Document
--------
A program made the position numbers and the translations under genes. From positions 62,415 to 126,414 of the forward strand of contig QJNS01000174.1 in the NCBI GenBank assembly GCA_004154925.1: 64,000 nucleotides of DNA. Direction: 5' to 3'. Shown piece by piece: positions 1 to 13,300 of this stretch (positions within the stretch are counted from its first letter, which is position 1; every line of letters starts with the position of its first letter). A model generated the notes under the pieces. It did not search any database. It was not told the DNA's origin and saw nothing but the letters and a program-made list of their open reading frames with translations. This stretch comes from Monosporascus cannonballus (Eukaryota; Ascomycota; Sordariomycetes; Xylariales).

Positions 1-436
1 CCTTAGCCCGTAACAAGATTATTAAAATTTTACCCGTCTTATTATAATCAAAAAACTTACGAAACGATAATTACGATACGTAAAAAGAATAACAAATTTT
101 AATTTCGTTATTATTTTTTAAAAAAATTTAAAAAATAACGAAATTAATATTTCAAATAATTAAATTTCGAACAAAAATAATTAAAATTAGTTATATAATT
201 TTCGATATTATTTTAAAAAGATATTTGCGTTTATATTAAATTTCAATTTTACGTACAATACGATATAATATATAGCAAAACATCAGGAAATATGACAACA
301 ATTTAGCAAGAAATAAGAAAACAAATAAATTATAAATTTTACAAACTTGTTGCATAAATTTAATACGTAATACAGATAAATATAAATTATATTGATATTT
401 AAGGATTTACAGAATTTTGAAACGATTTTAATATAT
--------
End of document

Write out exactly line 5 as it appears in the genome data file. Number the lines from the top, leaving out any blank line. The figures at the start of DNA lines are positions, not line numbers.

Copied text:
201 TTCGATATTATTTTAAAAAGATATTTGCGTTTATATTAAATTTCAATTTTACGTACAATACGATATAATATATAGCAAAACATCAGGAAATATGACAACA